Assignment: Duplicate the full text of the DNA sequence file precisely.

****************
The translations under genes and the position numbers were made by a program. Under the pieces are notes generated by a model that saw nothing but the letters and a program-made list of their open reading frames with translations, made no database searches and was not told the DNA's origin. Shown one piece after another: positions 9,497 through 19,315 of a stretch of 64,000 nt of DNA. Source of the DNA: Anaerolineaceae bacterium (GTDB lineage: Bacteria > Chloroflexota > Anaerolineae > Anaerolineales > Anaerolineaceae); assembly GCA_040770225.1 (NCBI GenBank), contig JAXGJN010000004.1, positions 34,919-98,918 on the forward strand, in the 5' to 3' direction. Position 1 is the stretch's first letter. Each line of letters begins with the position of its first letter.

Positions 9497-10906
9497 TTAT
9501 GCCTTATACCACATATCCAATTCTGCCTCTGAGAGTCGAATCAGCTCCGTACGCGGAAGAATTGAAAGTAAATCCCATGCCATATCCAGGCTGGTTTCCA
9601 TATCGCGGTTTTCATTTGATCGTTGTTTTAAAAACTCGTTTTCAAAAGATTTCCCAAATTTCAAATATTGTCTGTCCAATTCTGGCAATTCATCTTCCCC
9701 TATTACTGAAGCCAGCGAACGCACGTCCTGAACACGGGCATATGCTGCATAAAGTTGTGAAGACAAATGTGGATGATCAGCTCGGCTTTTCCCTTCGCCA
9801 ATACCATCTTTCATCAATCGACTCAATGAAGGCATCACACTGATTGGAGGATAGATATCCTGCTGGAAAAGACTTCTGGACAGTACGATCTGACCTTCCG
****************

The translations under genes and the position numbers were made by a program. Under the pieces are notes generated by a model that saw nothing but the letters and a program-made list of their open reading frames with translations, made no database searches and was not told the DNA's origin. Shown one piece after another: positions 9,497 through 19,315 of a stretch of 64,000 nt of DNA. Source of the DNA: Anaerolineaceae bacterium (GTDB lineage: Bacteria > Chloroflexota > Anaerolineae > Anaerolineales > Anaerolineaceae); assembly GCA_040770225.1 (NCBI GenBank), contig JAXGJN010000004.1, positions 34,919-98,918 on the forward strand, in the 5' to 3' direction. Position 1 is the stretch's first letter. Each line of letters begins with the position of its first letter.

Positions 9497-10906
9497 TTAT
9501 GCCTTATACCACATATCCAATTCTGCCTCTGAGAGTCGAATCAGCTCCGTACGCGGAAGAATTGAAAGTAAATCCCATGCCATATCCAGGCTGGTTTCCA
9601 TATCGCGGTTTTCATTTGATCGTTGTTTTAAAAACTCGTTTTCAAAAGATTTCCCAAATTTCAAATATTGTCTGTCCAATTCTGGCAATTCATCTTCCCC
9701 TATTACTGAAGCCAGCGAACGCACGTCCTGAACACGGGCATATGCTGCATAAAGTTGTGAAGACAAATGTGGATGATCAGCTCGGCTTTTCCCTTCGCCA
9801 ATACCATCTTTCATCAATCGACTCAATGAAGGCATCACACTGATTGGAGGATAGATATCCTGCTGGAAAAGACTTCTGGACAGTACGATCTGACCTTCCG